Fire is bad
Dad had a black Weber charcoal grill, which we used sporadically, sitting on our small back patio. I loved hamburgers, but I preferred to go to McDonald’s because my mom insisted on dad cooking our burgers until they had turned into burnt offerings.
It took me years before I realized that a home-cooked burger shouldn’t have a thick, crunchy, carbonized exterior or the moisture content of a Pharaonic mummy burial. Now, my mom was an excellent cook, but for some reason, all her grilled meats tended to be overcooked. She would even order her steaks well done at restaurants, and one establishment once served her an old, leather boot on a plate in mock protest. I’m not sure if this overcooking had to do with her growing up in World War 2 England with dodgy rationed meat, but anything that went onto our grill suffered the same fate.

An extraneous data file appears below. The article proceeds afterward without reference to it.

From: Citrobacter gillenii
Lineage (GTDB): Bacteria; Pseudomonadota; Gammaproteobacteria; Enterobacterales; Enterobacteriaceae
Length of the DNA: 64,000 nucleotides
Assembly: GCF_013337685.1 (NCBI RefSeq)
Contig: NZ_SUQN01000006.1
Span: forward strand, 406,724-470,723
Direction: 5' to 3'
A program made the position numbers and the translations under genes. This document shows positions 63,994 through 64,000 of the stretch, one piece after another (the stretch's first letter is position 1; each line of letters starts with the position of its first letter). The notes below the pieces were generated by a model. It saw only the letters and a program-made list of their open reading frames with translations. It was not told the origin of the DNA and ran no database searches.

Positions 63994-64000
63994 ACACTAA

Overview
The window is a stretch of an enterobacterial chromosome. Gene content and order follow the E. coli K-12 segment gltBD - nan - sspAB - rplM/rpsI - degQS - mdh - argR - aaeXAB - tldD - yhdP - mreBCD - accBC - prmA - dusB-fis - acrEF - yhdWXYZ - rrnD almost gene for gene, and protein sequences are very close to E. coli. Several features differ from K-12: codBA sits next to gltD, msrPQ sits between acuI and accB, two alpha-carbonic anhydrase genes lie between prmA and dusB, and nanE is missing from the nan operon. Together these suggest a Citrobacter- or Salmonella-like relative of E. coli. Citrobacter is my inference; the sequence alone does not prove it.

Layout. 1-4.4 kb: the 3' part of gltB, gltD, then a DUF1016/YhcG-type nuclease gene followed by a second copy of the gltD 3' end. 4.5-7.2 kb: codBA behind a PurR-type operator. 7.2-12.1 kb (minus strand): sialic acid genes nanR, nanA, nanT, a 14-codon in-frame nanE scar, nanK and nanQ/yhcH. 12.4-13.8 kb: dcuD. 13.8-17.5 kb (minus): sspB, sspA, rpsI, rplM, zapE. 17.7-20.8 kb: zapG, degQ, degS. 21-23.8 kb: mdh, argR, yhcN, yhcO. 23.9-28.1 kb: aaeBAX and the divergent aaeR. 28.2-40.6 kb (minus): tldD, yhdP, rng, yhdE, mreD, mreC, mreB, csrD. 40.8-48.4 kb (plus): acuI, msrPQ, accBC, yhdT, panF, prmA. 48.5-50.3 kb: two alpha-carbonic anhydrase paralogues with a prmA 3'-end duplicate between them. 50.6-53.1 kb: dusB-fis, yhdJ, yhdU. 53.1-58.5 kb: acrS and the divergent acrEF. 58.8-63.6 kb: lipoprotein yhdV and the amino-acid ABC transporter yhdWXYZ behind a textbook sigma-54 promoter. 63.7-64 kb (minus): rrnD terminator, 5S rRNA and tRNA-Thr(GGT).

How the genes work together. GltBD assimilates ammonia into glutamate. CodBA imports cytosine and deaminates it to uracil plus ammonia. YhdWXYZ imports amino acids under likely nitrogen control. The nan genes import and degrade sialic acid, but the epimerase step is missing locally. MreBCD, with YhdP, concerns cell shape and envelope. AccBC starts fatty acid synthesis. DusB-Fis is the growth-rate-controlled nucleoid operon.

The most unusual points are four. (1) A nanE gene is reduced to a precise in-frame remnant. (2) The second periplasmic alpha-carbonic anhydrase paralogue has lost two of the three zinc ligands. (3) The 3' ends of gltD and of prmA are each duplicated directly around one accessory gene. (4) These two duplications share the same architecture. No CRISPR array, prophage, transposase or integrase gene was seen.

I stood there holding the lit match in triumph. And then I touched it to the briquets in the deep steel belly of the Weber grill.
Anyway, I cleaned out the old ashes and dumped a bunch of Kingsford charcoal briquets in and arranged them into a careful pyramid for maximum oxygen flow for superior heat generation, a tip I’d learned on the Super Friends cartoon show of all places. Then I took the lighter fluid and soaked the charcoal liberally with it, scrupulously saturating every square inch.
Now, I was kind of fuzzy on whether my dad actually wanted me to light the coals so they were at the proper temperature for cooking when he arrived home, or if he just wanted everything set up. Being thirteen, naturally, I went with the fire option.